|Youngstown Cultural Arts Center -- photo by Denny Sternstein|
Sometimes we need to be reminded of what great things people can accomplish when they work together toward a goal. I recently had the opportunity to interview David Bestock, director of the Youngstown Cultural Arts Center in Seattle's Delridge Neighborhood, for a feature article in the online journal Neighborhood Life. The story of how a grassroots effort manifested as this amazing community asset is an inspiration to neighborhoods across the Northwest and all of America, so I want to share it with you through my Good Life Northwest blog.
By Candace Brown
As traffic rushes along busy Delridge Way in West Seattle, many drivers have no idea that a dominant brick building they pass symbolizes the power of vision, perseverance, and community spirit. A couple of decades ago it was nothing but an old, empty, and boarded up eyesore, a detriment, serving no purpose. Now, the beautifully renovated structure is home to the 18,000 square foot Youngstown Cultural Arts Center, a place vibrant with life since the day it opened in 2006. With an emphasis on serving youth, it offers enriching experiences, warm human connections, education, outreach, social services, housing, and more. The Center’s own website describes it best, as a place “… that incubates and inspires new arts participants, art-makers and organizations from our multicultural, intergenerational communities in order to engage in civic dialogue and meaningful community transformation.”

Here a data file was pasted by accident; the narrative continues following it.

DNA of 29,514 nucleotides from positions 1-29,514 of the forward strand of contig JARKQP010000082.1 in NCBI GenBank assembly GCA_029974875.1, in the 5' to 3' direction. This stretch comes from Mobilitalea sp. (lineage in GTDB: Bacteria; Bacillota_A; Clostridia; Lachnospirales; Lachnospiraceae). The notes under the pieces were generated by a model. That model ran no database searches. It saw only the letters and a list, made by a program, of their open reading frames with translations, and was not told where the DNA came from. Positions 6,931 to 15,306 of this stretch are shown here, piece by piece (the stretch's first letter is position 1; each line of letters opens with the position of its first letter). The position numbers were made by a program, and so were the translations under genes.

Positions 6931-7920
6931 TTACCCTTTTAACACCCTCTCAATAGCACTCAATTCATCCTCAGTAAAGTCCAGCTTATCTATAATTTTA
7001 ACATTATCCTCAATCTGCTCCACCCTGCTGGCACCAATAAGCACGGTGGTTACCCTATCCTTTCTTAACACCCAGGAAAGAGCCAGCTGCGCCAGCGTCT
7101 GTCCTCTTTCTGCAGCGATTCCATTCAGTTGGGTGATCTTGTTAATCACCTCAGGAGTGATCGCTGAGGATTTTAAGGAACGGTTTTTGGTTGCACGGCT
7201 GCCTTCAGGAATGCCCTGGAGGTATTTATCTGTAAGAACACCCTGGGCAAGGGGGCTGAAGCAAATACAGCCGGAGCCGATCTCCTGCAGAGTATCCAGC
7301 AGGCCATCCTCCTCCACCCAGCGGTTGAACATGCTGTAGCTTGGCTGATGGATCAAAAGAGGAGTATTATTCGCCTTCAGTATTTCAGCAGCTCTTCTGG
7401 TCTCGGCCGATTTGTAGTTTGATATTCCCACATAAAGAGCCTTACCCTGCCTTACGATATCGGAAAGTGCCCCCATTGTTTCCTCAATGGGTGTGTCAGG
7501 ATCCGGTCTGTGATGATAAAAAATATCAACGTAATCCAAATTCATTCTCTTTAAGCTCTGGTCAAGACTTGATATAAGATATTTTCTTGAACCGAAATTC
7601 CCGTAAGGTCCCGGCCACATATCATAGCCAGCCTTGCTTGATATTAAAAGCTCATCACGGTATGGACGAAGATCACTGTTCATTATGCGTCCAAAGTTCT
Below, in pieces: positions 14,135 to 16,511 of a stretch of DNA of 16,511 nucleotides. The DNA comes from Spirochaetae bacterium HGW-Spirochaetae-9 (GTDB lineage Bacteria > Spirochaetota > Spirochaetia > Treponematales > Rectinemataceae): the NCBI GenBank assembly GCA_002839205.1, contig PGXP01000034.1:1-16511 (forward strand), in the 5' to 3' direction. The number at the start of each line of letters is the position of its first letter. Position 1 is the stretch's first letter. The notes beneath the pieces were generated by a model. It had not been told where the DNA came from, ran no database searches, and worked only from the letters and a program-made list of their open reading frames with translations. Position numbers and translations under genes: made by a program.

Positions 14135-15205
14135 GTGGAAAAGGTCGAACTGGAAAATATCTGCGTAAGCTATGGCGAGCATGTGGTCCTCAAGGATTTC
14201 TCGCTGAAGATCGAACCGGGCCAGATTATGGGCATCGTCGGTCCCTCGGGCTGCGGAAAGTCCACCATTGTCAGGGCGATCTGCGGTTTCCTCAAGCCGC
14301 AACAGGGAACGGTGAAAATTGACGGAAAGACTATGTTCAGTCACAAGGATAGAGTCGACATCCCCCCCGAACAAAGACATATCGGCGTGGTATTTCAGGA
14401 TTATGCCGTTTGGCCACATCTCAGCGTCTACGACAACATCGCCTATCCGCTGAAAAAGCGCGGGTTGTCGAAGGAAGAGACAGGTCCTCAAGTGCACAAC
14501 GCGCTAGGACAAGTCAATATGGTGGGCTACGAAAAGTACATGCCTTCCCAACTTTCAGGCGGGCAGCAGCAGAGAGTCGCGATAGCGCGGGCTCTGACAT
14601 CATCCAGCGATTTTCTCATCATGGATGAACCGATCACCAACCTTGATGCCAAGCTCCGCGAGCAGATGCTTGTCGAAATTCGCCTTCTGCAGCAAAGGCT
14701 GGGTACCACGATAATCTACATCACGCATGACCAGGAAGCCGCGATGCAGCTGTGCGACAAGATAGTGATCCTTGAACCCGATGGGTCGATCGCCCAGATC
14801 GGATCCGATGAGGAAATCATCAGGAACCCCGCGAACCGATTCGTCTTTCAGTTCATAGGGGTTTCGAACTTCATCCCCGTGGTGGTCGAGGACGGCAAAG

The surrounding area has always been working class and diverse, with the first non-native residents—many from other states or countries—arriving in 1905. The promise of jobs at a steel mill drew workers to a new settlement called Youngstown, named after Youngstown, Ohio, because of the mill connection. Life was often tough. Workers’ children could not even attend school that first year. In 1906, the mill owners dedicated a room in a mill building to be used for education, and 70 children filled it on the first day it opened. Later, a wooden structure arose where the Youngstown Cultural Arts Center now stands. In 1917, the brick Youngstown School was built to replace the wooden structure, on the same site. In 1929, it gained an addition, and during the 1930s the name changed to the Frank B. Cooper Elementary School. However, that school closed in 1989 and would stand dormant for 16 years until some dedicated and farsighted people turned it into the wonderful asset it is today.
Youngstown Cultural Arts Center’s Director David Bestock shared with Neighborhood Life the inspiring story of how the Center came to be, how it serves, how it sustains itself, and why it is now the beating heart of a still diverse, still working class, but thriving community.
Candace Brown for Neighborhood Life: What forces came into play to save this building during those dark years of its existence and to create the Youngstown Cultural Arts Center?
Please click here to continue to Neighborhood Life to read the rest of the article and see the photos.
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